One would imagine businesses would want to offer multiple things. Those primarily being a quality product or service, a friendly disposition toward every customer, and a competitive price for their product/service. In many instances, this is certainly the case. Their target demographic for these goods and services is the primary driving force behind their business plans of current and for the future. Smaller businesses may be well-received locally, boasting a wide swathe of loyal customers who would stand by them until the end of time.

As technology has become significantly more prominent at both the workplace and at home, a large number of businesses have attempted to try their hand at reaching out to the digital community, at reaching out to those who they might not be able to communicate with otherwise. One can see such things in action when say, a local shop decides it wants to try its hand at maintaining an e-commerce site in addition to the familiar brick and mortar location. Some may see success after reaching out to this crowd, with sales skyrocketing and customer base greatly expanding, but others seem to struggle greatly with their e-endeavors.

One of the largest changes smaller businesses embarking on this foray into the digital realm must realize is that they’re no longer dealing with just their local customers, but perhaps those from a completely different portion of the country, or, if the business scope is large enough, the world. They’re attempting to reach out to a population they’re likely not equipped to handle, or, if they are well equipped, they may still lack experience. It’s an extremely difficult mentality to adapt to, where you’re no longer just looking to work with those you may have known for years.

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In trying to reach out to larger numbers, these newcomers to the digital community may realize that they’re simply not as popular or viable as some of the larger, more established companies who beat them to the web. What causes these larger companies to stand out? In many instances, it’s a matter of pricing. Larger companies have established that they’re willing to drop their prices on their goods or services to a point that they’re able to easily expand over some of the smaller businesses, who simply cannot compete effectively while still maintaining some form of profit from their sales. For many businesses, the lower price point already established on the web by these established companies makes it rather difficult for small companies to even enter to the digital side of things.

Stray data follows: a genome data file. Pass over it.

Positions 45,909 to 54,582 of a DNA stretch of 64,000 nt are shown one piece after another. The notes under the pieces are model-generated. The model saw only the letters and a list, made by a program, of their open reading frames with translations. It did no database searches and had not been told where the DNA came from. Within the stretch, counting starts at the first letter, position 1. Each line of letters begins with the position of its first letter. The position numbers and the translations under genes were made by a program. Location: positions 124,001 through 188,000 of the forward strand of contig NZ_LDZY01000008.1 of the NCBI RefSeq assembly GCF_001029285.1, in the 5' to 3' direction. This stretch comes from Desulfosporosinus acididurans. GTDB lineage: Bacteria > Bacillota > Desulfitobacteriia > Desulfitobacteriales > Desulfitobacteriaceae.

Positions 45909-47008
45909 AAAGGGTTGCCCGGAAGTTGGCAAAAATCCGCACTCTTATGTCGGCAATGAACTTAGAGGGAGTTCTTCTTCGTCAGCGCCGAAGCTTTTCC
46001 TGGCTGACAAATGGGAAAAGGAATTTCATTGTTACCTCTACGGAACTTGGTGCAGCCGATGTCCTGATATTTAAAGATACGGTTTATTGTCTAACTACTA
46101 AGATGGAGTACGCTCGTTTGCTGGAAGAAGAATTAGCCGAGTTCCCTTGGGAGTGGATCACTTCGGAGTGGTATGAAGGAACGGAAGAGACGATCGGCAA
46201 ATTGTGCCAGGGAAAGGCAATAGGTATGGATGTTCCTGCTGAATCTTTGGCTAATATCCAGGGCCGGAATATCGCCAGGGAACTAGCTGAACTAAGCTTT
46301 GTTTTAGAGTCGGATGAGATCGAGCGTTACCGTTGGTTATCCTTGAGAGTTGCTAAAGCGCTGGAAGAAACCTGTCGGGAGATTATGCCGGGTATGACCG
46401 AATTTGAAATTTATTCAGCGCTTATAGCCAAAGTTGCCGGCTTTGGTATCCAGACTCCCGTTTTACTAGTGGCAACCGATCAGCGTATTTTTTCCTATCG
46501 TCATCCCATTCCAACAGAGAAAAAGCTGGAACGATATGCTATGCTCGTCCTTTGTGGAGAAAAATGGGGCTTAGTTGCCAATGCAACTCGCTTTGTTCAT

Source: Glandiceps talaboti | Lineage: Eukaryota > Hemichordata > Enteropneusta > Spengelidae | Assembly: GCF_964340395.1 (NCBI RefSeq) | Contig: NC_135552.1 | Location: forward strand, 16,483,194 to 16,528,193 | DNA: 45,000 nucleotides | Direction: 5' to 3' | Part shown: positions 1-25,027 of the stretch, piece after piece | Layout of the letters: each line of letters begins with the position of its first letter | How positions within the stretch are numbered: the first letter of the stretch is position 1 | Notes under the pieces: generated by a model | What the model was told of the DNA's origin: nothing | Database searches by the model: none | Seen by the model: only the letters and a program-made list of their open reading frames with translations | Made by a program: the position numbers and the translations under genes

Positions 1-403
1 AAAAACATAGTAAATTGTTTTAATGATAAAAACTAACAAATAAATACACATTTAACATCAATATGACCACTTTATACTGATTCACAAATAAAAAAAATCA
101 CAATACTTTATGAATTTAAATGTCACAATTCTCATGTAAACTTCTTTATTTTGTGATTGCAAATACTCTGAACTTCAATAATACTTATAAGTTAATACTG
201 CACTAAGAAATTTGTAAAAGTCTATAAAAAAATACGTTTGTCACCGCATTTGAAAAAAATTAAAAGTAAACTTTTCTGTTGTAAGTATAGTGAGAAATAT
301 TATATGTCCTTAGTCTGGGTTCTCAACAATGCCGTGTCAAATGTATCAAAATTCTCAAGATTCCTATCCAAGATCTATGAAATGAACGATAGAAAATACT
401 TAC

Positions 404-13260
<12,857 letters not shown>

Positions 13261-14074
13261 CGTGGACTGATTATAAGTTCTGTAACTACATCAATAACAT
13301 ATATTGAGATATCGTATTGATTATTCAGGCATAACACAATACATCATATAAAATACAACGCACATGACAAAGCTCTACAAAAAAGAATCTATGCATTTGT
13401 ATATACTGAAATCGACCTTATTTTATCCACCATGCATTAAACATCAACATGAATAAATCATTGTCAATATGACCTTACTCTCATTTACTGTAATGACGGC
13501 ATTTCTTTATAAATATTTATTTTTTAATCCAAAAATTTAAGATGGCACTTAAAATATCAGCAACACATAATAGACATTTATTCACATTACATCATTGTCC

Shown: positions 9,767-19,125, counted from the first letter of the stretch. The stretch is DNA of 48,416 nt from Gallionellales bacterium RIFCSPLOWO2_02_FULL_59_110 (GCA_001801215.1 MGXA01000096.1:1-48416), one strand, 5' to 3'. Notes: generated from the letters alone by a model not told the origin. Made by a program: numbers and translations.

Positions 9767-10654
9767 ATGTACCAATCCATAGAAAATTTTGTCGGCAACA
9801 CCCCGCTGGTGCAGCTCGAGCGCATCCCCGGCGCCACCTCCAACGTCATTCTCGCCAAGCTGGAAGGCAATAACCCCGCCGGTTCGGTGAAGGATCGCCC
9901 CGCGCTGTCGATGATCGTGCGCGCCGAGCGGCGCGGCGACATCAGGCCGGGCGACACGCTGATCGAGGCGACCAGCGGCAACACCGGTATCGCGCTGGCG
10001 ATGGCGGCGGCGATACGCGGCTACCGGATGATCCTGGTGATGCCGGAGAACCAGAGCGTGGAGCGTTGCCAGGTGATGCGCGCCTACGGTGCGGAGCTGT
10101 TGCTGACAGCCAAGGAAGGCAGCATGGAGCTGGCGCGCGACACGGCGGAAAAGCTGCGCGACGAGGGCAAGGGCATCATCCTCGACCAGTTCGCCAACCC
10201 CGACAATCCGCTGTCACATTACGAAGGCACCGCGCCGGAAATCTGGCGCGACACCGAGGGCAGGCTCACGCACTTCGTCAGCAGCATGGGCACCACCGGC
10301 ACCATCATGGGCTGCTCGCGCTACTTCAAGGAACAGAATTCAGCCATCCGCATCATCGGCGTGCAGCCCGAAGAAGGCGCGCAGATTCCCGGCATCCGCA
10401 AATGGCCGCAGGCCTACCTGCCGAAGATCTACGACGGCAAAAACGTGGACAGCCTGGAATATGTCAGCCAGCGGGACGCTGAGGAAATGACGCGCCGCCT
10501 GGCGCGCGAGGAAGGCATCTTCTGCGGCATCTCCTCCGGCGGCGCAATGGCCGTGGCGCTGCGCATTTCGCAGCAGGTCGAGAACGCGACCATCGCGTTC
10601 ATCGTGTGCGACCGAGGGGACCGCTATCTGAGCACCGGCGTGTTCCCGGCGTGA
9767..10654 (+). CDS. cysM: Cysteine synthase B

Lower price points, however, may not always guarantee quality product or services from these companies. To some customers, this isn’t acceptable, and these are the people who would tend to shop around a bit more, trying out a number of companies until something sticks, which allows for some smaller companies to actually gain digital traction. One must also consider the idea of brands having an effect on the customer’s buying process, where established brands may have more trust built in to them. Having to pander to customers looking for these brands in an attempt to bring in some business is what some businesses fail to exact properly, another failure point for those that may have gotten a bit of their foot in the door.

Given all of this, it’s fairly difficult for companies nowadays to get their foot into the door of the web. Having to run deals, discounts, etc. and dropping prices just in an effort to compete is certain to reduce profit quite a bit and discourage many from furthering their attempts. In some cases, businesses have been able to find a niche service that they can offer that others cannot, or are unable to offer competitively, and therefore take the helm in regards to that specific service online. In other instances, advertising online through something like Google Adwords proves effective, although that could easily become costly, especially if it’s a well established market with highly competitive keywords and whatnot. While it’s difficult to jump in to, the digital age certainly doesn’t seem to have any intention of disappearing in the future, and perseverance and patience are sometimes necessary when starting off almost anew.